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'Ingersoll on Marriage and Divorce,'
Alice Win, in 'The Australian Radical,' April 1889.

I know nothing about this person at all. The name may be a pseudonym as women were not encouraged publically and the subject, 'Free love' was especially controversial. 'The Radical' contains no clues, and I have no other references to anyone of this name. The most likely possibility is that it is by Winspear's wife, the 'former' Miss Drake.

Colonel Ingersoll, in reply to a reporter who questioned him concerning his ideas on the subject of marriage, said:

This is quite true. People should make their own marriage contracts with whatever conditions best suit. They should also be allowed to make them in their own way to keep the matter private or to publish it abroad. But Colonel Ingersoll says no,

Now, why, if marriages are not made by the State, is it necessary to make every marriage public? If men and women enter into marriage on their own responsibility, they should be free to do so in whatever way suits them best, and to dissolve it at pleasure. There would be no need for State officialism, no need for publicity, no need for witnesses, unless desired by the parties themselves. Those who are happy in each other's society are not likely to treat each other badly, or to require witnesses to see that they do not break any part of the contract entered into. Men and women come together to satisfy their needs, either physical or mental, very often both. Their need of sympathy, of companionship, of sexual gratification cause them to enter into marriage relations, and so long as they can satisfy each others needs they will remain together. And who would wish them to remain longer? Who would be benefited by it if they did so? Not the man, whose wife's companionship no longer has any charms for him; not the woman, who finds the dreams of her youth rudely dispelled, and her ideal changed into very common clay; and certainly not the children, who would see their parents continually quarrelling, each wishing to go in a different direction, or at best would perceive coldness between them which would effectually prevent any concerted action. The children in such cases being very often worse off than if they had no parents at all.

Where then is the need for State interference of any kind? When asked what was his idea in regard to divorce, he replied:-

Now why should Ingersoll make this distinction between the rights of men and women? listen to his reply:-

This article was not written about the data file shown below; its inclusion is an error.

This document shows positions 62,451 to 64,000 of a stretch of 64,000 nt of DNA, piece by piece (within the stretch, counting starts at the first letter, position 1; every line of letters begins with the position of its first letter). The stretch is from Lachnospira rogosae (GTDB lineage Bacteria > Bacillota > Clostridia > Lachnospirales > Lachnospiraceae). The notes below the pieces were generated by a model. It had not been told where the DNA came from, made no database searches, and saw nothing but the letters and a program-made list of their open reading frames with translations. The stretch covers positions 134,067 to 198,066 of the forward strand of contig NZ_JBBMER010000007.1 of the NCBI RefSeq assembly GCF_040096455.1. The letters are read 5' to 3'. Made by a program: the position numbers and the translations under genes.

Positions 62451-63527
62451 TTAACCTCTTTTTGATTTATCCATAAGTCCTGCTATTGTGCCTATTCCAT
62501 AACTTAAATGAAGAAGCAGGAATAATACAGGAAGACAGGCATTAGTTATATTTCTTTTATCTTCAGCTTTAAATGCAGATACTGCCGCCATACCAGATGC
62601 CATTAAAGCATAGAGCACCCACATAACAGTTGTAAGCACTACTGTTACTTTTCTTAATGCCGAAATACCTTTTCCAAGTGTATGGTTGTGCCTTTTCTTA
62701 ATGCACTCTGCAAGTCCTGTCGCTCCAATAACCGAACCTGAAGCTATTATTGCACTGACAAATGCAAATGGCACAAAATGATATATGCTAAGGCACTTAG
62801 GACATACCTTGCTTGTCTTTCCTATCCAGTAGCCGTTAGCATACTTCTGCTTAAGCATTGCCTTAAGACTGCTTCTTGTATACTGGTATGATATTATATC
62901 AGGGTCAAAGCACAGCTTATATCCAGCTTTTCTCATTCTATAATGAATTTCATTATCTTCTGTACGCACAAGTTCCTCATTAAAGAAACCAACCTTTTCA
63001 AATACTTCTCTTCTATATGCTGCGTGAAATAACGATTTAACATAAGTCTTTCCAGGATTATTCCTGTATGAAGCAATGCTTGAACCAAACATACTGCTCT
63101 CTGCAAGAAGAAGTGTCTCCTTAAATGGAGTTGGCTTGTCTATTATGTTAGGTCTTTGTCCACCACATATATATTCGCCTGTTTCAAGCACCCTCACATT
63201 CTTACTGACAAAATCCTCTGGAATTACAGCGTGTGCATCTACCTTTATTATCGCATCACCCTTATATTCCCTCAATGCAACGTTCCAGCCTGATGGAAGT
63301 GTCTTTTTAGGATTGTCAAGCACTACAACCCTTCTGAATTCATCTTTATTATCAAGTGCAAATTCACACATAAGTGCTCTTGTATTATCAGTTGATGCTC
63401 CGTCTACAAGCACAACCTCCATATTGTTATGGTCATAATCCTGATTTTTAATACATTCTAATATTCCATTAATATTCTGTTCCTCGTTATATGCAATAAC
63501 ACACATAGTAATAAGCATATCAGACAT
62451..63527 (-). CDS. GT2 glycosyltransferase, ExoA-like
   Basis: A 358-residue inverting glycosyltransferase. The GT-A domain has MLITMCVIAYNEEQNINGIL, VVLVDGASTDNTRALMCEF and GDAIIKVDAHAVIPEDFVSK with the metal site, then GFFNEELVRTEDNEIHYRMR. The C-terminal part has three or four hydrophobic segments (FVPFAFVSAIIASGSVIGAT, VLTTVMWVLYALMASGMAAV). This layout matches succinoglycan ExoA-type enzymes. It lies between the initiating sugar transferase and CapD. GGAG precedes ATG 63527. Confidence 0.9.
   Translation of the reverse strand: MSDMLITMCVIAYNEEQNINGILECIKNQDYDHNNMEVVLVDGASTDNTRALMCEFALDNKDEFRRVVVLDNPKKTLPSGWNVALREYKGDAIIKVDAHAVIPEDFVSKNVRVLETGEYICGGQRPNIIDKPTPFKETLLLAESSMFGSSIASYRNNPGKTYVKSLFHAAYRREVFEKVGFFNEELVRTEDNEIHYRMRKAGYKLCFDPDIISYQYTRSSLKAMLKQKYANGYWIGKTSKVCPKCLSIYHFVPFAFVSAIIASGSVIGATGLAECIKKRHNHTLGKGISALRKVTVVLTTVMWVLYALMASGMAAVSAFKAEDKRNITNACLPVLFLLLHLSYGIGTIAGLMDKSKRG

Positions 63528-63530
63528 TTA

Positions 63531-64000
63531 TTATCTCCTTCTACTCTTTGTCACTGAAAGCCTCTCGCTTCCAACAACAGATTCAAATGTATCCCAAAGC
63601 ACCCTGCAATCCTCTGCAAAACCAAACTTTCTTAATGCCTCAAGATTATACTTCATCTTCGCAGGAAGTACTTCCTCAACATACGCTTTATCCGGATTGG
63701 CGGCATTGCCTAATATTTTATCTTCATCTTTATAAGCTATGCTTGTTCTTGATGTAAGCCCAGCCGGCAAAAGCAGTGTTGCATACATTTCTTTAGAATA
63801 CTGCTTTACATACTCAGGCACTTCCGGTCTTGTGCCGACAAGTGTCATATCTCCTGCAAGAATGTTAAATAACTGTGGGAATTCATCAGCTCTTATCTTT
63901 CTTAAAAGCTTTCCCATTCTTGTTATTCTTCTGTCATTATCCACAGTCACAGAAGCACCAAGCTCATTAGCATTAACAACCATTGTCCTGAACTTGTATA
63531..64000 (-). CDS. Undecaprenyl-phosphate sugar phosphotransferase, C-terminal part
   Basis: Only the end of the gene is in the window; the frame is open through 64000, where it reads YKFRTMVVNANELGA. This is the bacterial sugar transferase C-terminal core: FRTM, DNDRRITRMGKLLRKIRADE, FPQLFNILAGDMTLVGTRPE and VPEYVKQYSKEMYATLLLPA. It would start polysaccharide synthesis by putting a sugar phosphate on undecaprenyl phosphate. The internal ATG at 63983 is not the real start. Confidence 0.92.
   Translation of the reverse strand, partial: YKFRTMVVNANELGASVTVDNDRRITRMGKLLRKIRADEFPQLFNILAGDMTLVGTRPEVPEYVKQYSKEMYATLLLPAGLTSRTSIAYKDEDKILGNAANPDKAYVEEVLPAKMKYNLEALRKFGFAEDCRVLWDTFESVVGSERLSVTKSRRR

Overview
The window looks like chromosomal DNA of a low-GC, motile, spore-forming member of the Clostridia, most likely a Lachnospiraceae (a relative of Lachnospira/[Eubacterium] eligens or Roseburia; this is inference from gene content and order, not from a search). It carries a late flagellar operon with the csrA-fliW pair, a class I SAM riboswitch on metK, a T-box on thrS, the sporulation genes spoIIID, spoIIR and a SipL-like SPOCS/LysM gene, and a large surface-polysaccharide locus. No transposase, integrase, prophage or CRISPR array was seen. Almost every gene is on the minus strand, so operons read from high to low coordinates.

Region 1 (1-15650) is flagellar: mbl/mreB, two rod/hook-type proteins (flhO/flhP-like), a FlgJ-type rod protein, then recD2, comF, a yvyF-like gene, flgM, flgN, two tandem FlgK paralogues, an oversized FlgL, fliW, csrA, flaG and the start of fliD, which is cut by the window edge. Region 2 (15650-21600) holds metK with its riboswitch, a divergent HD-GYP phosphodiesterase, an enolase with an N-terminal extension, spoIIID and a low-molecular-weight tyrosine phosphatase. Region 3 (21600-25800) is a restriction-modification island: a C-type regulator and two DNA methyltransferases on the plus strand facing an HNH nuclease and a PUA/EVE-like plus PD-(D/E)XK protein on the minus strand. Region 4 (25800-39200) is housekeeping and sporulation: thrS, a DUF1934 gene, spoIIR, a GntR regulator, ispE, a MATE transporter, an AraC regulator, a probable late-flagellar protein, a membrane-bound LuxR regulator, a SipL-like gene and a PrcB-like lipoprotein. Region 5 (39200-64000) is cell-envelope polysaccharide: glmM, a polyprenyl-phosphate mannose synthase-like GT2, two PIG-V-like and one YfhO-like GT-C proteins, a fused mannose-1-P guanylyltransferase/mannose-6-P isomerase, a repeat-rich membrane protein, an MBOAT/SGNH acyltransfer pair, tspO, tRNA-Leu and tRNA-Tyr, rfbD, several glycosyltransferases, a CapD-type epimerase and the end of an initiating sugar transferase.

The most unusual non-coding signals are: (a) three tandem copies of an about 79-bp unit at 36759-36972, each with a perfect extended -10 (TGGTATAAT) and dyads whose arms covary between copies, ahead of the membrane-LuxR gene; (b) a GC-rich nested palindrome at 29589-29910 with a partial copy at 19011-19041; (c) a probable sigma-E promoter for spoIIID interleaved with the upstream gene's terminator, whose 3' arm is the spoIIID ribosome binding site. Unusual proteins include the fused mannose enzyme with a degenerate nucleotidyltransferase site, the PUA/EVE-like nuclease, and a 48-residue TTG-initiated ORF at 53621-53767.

Had Colonel Ingersoll intended to insult the women he could not have succeeded more effectually. 'A woman's capital,' her 'youth', her 'beauty'. Such things cannot be used apart from the individual? In order to use her youth and beauty as capital she must sell herself - become the slave of some man or men. Is this what Colonel lngersoll means? She may be forced into marriage in order to preserve her life, just as in other cases she is forced into the prostitution of the streets; but not because she has no other capital than 'her youth and beauty', not because such qualities as energy, perseverance and skill are wanting in the character of woman, not because she is incapable of earning her own living. No; the cause is the same as that which forces men to become dependent on women for support; and again, in turn, for both to become dependent on the labor of children; and its name is monopoly. And the cure for this lies far deeper than any tinkering with the marriage laws.

But it is not true that 'as her life advances, her chances decrease', at least up to a certain point, which is the same in the life of a man, the point where strength begins to fail by reason of old age or overwork! unless he means her chances of selling her body, by legalised or other prostitution, in order to gain the necessaries of life. When I realise that this is what marriage means to numbers of women, I could exclaim with the despairing, maddened woman in George Sim's 'During Her Majesty's Pleasure:-

Do you think such a woman as Mrs Besant has lost, or is losing her chances of winning the love and admiration, not only of one, but of many?

It seems to me that Ingersoll insults, not only the women, but the men also, when he makes it appear that they look for nothing but 'youth' and 'beauty' in a wife. Do they give no thought to her character - her truthfulness, honesty, commonsense, skill, and above all, her love?

He would give the woman 'a divorce for the asking.' So far, good. But a woman, in my opinion, should not even have to ask for it. The man and woman who come together voluntarily, should separate by mutual consent. But you ask, 'What about the child- ren?' Well, there are very few people so destitute of affection for the little ones dependent on them, that they would not contrive some plan for their maintenance until such time as they were able to provide for themselves.

I cannot see in what way it would benefit a woman to know that her husband could not escape from her so long as she kept to the letter of the contract; that in fact, before he can obtain release, he would have to blacken her character before the whole world. Of what use would it be to reverse the positions - making the husband, hitherto the master, the slave, and the woman, who in the past has been treated as a slave - suddenly assume the role of master? No, this will not give us what we desire - Equality. Let us have freedom - freedom for both man and woman - freedom to earn our bread in whatever vocation is best suited to us, and freedom to love where we like, and to live only with those whom we love, and by whom we are loved in return.

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